Re-elected in 1844.
Re-elected in 1846.
Retired.
31st
32nd
March 4, 1849 –
March 3, 1853
Milo M. Dimmick Democratic Elected in 1848.
Re-elected in 1850.
Retired.
33rd March 4, 1853 –
March 3, 1855
Ner Middleswarth (Pennsylvania Congressman).jpg
Ner Middleswarth
Whig Elected in 1852.
Retired.
34th
35th
March 4, 1855 –
March 3, 1857
John C. Kunkel (Pennsylvania Congressman).jpg
John C. Kunkel
Opposition Elected in 1854.
Re-elected in 1856.
Retired.
March 4, 1857 –
March 3, 1859
Republican
36th
37th
[Data unknown/missing.]
| March 4, 1859 –
March 3, 1863
John W. Killinger Republican Elected in 1858.
Re-elected in 1860.
Retired.
38th
39th
March 4, 1863 –
March 3, 1867
Myer Strouse Democratic Elected in 1862.
Re-elected in 1864.
Retired.
40th
41st
March 4, 1867 –
March 3, 1871
Henry L. Cake Republican Elected in 1866.
Re-elected in 1868.
Lost renomination.
42nd
43rd
March 4, 1871 –
March 3, 1875
John W. Killinger Republican Elected in 1870.
Re-elected in 1872.
Retired.
44th March 4, 1875 –
March 3, 1877
William Mutchler (Congressman from Pennsylvania).jpg
William Mutchler
Democratic Elected in 1874.
Retired.
45th March 4, 1877 –
March 3, 1879
Samuel Augustus Bridges - Brady-Handy.jpg
Samuel A. Bridges
Democratic Elected in 1876.
Retired.
46th March 4, 1879 –
March 3, 1881
ReubenKnechtBachman1.jpg
Reuben K. Bachman
Democratic Elected in 1878.
Retired.
47th
48th
March 4, 1881 –
March 3, 1885
William Mutchler (Congressman from Pennsylvania).jpg
William Mutchler
Democratic Elected in 1880.
Re-elected in 1882.
Retired.
49th
50th
March 4, 1885 –
March 3, 1889
William H. Sowden (Pennsylvania Congressman).jpg
William H. Sowden
Democratic Elected in 1884.
Re-elected in 1886.
Retired.
51st
52nd
53rd
54th
55th
56th
57th
March 4, 1889 –
March 16, 1901
BROSIUS, Marriott (BEP engraved portrait).jpg
Marriott Brosius
Republican Elected in 1888.
Re-elected in 1890.
Re-elected in 1892.
Re-elected in 1894.
Re-elected in 1896.
Re-elected in 1898.
Re-elected in 1900.
Died.
57th March 16, 1901 –
November 5, 1901
Vacant
November 5, 1901 –
March 3, 1903
Henry Burd Cassel.jpg
Henry B. Cassel
Republican Elected to finish Brosius's term.
Redistricted to the 9th district.
58th March 4, 1903 –
February 10, 1904
George Howell Democratic Elected in 1902.
Election contested.
February 10, 1904 –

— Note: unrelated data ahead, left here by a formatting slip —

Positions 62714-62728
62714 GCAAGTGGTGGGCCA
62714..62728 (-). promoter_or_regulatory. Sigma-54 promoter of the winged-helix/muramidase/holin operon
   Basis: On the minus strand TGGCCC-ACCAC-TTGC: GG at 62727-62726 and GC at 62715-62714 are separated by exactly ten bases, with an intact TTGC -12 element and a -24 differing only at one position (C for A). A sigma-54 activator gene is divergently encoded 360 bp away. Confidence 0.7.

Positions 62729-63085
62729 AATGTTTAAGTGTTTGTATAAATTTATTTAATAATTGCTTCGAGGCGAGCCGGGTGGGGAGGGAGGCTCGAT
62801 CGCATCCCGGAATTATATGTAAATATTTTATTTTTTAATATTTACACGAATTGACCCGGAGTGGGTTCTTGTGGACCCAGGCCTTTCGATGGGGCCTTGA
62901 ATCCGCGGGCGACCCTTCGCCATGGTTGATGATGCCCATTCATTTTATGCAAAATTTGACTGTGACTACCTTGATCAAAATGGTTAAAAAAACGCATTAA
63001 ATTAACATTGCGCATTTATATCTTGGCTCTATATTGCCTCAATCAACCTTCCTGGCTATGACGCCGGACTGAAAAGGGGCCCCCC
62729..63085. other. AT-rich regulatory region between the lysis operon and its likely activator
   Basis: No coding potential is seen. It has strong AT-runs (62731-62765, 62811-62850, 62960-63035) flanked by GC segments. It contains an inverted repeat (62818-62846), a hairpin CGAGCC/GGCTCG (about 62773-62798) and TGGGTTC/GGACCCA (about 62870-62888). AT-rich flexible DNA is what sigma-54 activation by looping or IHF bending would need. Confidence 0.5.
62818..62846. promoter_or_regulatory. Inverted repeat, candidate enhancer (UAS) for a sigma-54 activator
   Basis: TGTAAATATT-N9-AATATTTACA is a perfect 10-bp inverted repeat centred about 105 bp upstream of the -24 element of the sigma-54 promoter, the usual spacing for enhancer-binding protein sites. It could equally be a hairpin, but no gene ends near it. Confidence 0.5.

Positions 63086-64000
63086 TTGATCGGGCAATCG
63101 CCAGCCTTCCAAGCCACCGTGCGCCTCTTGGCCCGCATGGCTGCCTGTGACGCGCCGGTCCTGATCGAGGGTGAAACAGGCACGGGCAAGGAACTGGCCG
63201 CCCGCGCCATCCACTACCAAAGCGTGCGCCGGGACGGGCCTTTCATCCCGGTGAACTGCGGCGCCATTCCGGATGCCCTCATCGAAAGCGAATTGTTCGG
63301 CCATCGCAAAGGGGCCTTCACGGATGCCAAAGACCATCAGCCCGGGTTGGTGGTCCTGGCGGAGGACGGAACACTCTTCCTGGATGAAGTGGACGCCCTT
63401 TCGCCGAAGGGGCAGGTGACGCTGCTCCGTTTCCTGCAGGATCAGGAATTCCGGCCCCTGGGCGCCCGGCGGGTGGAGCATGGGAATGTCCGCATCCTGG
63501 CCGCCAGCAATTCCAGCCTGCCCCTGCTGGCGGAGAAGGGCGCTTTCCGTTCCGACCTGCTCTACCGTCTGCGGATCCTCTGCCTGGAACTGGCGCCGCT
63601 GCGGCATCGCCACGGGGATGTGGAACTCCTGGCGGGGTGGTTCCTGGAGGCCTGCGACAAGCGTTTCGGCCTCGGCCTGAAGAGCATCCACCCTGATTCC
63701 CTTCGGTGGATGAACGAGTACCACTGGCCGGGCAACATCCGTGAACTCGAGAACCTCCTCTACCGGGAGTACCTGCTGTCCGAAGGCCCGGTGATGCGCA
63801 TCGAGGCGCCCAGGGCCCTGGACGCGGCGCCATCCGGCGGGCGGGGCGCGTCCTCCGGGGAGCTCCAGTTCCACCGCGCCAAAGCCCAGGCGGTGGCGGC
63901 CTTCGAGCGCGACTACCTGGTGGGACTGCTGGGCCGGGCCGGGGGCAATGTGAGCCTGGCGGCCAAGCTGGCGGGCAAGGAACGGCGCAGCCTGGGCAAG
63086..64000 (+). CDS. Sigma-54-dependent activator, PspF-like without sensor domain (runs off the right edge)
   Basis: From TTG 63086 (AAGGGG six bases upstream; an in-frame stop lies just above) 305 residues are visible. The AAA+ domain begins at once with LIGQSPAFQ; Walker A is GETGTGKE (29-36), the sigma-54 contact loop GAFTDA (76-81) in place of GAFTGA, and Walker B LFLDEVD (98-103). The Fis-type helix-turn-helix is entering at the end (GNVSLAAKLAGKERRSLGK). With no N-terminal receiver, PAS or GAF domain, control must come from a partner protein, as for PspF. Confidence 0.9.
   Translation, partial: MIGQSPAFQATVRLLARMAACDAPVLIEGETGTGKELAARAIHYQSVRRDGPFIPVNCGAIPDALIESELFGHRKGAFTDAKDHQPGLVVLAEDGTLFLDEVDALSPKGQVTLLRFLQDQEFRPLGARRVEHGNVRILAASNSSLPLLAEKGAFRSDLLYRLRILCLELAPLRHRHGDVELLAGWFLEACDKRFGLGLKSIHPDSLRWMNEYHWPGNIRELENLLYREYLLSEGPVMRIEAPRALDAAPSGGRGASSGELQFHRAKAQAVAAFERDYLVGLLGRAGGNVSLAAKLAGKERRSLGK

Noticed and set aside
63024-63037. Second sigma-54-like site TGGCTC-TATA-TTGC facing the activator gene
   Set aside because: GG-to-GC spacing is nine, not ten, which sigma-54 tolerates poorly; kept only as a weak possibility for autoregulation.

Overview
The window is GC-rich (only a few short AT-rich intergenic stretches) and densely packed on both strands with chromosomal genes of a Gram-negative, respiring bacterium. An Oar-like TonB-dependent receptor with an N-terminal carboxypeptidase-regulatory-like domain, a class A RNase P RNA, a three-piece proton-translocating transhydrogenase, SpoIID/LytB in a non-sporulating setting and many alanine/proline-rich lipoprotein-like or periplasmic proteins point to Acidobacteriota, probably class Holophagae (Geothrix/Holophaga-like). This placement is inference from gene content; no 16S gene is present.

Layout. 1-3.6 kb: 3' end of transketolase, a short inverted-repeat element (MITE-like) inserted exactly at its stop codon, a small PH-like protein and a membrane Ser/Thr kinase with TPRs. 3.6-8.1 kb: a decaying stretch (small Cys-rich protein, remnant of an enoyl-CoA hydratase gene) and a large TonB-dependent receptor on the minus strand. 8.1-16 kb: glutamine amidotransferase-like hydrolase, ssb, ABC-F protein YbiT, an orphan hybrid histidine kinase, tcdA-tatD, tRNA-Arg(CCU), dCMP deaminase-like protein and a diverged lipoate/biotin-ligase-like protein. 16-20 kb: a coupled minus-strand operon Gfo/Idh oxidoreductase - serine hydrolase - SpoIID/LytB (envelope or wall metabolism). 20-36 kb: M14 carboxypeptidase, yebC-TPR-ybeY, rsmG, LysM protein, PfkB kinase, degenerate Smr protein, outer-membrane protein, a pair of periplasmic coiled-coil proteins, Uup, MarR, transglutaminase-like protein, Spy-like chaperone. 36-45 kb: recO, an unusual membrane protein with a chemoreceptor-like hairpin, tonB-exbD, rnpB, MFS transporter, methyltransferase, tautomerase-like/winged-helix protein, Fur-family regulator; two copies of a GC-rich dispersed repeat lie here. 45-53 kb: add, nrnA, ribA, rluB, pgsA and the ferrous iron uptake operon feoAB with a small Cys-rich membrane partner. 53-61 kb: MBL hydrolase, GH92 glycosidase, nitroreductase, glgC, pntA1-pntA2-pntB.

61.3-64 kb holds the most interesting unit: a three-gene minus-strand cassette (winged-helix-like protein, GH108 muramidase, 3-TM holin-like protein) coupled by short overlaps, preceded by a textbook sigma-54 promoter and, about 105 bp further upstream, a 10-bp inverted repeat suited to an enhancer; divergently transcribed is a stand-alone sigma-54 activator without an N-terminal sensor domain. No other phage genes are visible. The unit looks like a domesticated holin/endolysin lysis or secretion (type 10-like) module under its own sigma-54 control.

March 3, 1905
William Connell (Pennsylvania politician).jpg
William Connell
Republican Contested Howell's election.
[Data unknown/missing.]
59th March 4, 1905 –
March 3, 1907
Thomas H. Dale Republican Elected in 1904.
Lost re-election.
60th
61st
March 4, 1907 –
March 3, 1911
Thomas D. Nicholls Independent
Democratic
Elected in 1906.
Re-elected in 1908.
Retired.
62nd
63rd
64th
65th
March 4, 1911 –
March 3, 1919
John R. Farr Republican Elected in 1910.
Re-elected in 1912.
Re-elected in 1914.
Re-elected in 1916.
Lost re-election.
66th March 4, 1919 –
February 25, 1921
Patrick McLane Democratic Elected in 1918.
Election contested.
February 25, 1921 –
March 3, 1921
John R. Farr Republican Contested McLane's election.
Lost renomination.
67th March 4, 1921 –
September 26, 1922
Charles R. Connell (Pennsylvania Congressman).jpg
Charles R. Connell
Republican Elected in 1920.
Died.
September 26, 1922 –
March 3, 1923
Vacant
68th
69th
70th
71st
March 4, 1923 –
December 5, 1929
William W. Griest (Pennsylvania Congressman).jpg
William W. Griest
Republican Redistricted from the 9th district and re-elected in 1922.
Re-elected in 1924.
Re-elected in 1926.
Re-elected in 1928.
Died.
71st December 5, 1929 –
January 28, 1930
Vacant
71st
72nd
73rd
74th
75th
76th
77th
78th
January 28, 1930 –
January 3, 1945
JRolandKinzer.jpg
J. Roland Kinzer
Republican [Data unknown/missing.]
Re-elected in 1930.
Re-elected in 1932.
Re-elected in 1934.
Re-elected in 1936.
Re-elected in 1938.
Re-elected in 1940.
Re-elected in 1942.
Redistricted to the 9th district.
79th January 3, 1945 –
July 17, 1946
John W. Murphy Democratic Redistricted from the 11th district and re-elected in 1944.
Resigned to become U.S. District Judge.
80th November 5, 1946 –
January 3, 1949
James P. Scoblick Republican Elected to complete Murphy's term.
Elected in 1946.
Lost renomination.
81st
82nd
January 3, 1949 –
January 3, 1953
Harry P. O'Neill (Pennsylvania Congressman).jpg